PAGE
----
Collaboration v. Negotiation

Posted on Sep 13, 2021 by Katie Carter

I’ll admit it: before I had witnessed any part of the collaborative divorce process, I assumed it was ultimately a lot like negotiation.

You see, negotiation is the word we use to describe the process by which parties negotiate the terms of a separation agreement. Usually, when we say it, we mean with lawyers – but that’s not necessarily the case. Plenty of people (actually, probably far, far too many people) try to do this own their own, too – often with disastrous consequences.

In a negotiation, we go back and forth. Usually, one party comes up with an initial proposal (which is their best case scenario). It’s a bit of an attempt to see whether the other side will just sign, but usually its meant as a jumping off point for negotiations to start.

The negotiations go back and forth – by email, by letter, or even in settlement conferences – as the parties work towards an agreement.

We often tell our clients that the only limitations in a negotiation are what the parties agree to. We tell them to feel free to be creative.

But, I think, that’s the real difference between negotiation and collaboration.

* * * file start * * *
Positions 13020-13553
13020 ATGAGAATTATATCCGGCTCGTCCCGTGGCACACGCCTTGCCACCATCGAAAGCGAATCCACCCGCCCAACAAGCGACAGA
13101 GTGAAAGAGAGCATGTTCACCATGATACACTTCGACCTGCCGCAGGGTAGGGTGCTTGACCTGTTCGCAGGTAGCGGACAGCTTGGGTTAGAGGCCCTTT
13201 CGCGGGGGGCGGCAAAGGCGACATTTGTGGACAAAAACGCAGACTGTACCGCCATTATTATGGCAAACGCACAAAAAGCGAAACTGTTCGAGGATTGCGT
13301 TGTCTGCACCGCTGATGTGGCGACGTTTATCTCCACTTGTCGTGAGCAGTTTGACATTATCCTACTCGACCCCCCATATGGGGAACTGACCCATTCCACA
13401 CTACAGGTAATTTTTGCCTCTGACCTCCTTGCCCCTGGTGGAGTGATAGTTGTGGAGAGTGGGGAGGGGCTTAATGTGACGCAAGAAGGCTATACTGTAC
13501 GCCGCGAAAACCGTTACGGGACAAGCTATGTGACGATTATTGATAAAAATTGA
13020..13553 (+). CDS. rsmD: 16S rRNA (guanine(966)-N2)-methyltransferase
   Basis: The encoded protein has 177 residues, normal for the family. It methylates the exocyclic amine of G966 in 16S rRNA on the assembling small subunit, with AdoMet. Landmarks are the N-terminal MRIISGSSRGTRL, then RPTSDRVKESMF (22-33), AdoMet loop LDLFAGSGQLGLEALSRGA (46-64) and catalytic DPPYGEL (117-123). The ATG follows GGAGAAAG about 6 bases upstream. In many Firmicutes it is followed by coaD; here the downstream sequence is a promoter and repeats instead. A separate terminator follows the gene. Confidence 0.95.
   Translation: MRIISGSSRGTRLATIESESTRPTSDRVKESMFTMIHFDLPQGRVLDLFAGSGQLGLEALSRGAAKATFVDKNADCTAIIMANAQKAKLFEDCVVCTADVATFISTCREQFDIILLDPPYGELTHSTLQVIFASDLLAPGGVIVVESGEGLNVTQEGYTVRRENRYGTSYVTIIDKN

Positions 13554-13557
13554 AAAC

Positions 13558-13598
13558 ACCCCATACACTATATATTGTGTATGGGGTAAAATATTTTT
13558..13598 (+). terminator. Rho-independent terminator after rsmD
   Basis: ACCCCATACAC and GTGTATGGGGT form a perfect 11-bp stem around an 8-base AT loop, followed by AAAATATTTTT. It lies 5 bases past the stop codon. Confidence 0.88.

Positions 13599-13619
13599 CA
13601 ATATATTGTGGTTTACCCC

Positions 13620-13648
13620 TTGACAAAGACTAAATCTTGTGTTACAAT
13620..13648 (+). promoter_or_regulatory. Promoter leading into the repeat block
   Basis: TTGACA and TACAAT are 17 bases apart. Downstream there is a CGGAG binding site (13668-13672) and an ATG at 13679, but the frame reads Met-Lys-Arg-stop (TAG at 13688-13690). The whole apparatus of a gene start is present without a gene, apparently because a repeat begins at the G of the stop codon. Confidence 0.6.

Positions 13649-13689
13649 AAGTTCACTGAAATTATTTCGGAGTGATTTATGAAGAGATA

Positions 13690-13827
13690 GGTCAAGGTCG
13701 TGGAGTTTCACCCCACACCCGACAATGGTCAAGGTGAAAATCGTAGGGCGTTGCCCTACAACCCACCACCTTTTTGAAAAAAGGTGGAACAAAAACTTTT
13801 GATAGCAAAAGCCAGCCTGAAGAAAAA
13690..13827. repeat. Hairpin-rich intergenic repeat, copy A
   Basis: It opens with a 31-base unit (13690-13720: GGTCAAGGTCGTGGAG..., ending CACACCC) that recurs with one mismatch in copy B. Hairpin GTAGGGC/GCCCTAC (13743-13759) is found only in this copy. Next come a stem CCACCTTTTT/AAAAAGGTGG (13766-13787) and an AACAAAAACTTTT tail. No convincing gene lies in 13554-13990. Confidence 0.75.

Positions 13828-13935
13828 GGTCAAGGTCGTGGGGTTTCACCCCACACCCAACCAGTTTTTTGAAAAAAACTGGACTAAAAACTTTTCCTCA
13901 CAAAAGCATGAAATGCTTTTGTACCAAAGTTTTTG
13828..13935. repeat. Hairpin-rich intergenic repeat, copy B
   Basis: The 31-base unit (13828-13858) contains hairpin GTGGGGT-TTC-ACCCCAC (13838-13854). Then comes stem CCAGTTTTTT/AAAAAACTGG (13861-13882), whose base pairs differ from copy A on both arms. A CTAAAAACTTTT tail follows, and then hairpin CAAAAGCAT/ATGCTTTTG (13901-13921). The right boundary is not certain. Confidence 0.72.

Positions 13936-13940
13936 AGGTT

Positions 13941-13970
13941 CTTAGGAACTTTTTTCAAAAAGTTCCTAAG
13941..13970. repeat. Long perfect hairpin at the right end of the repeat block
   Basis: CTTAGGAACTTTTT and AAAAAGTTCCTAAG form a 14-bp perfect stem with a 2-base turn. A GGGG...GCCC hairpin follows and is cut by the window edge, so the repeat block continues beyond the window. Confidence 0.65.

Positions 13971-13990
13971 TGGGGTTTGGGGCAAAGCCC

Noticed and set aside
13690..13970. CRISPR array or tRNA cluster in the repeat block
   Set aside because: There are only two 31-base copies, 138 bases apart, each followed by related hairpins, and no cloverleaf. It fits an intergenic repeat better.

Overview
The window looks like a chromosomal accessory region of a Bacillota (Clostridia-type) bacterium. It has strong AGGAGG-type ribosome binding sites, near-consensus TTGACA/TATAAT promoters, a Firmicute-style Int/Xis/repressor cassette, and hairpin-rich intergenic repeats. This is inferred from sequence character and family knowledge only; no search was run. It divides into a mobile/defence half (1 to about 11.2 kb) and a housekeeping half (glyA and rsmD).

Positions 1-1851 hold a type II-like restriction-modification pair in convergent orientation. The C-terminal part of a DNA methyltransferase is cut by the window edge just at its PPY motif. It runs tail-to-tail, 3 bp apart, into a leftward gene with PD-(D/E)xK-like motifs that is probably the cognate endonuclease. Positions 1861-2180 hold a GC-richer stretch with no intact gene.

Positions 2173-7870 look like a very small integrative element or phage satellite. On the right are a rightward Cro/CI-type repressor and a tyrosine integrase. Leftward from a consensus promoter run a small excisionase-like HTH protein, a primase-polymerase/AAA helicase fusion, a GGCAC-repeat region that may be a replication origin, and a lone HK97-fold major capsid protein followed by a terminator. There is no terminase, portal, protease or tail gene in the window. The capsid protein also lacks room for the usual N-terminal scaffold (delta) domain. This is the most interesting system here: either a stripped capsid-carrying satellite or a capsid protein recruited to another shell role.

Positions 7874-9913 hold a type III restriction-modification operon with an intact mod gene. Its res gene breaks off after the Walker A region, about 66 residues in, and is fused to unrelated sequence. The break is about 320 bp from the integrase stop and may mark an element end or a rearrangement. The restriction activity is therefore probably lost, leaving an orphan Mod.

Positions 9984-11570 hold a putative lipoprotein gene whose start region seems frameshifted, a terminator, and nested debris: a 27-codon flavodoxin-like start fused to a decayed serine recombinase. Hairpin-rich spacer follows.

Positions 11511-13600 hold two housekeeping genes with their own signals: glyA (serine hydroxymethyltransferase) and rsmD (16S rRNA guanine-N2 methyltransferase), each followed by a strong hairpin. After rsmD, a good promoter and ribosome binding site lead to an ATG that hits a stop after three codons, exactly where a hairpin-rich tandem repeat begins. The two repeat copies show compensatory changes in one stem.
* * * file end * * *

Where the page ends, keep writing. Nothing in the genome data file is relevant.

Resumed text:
You see, in collaboration, there really is freedom to be creative. We really do encourage our clients to come up with solutions designed to meet the needs of their family.

It may sound like six of one and a half dozen of another, but it’s not. The big difference probably comes from the fact that, in a collaborative divorce, the parties sign an agreement where they agree NOT to go to court. That’s the magic piece, I think.

If collaboration fails and they DO go to court – which is unusual – they have a waiting period and they have to retain new counsel. Between those things, and the fact that they’ve already invested in the collaborative process significantly by that point, it’s pretty rare that the collaborative process fails. It does happen, but it’s unusual.

In a negotiation, we still know that court is an option. A negotiated separation agreement case is still adversarial. There’s no agreement to share information freely. There’s no dedicated team of professionals there to help advise the parties. There’s no divorce coaches there to help make sure that the parties’ mental health is in order, either, so sometimes things can run off the rails for reasons totally unrelated to the actual division of the assets and liabilities.

At the end of the day, knowing that court is an option – and knowing, in many cases, what the judge would order, means that our negotiated separation agreements are NOT all that creative.

Let’s take, for example, division of the retirement accounts. In a negotiated separation agreement case, I pretty much see one of two possible scenarios. Either the marital share of all of the accounts are divided between the parties, or the parties agree that each will keep their own retirement accounts.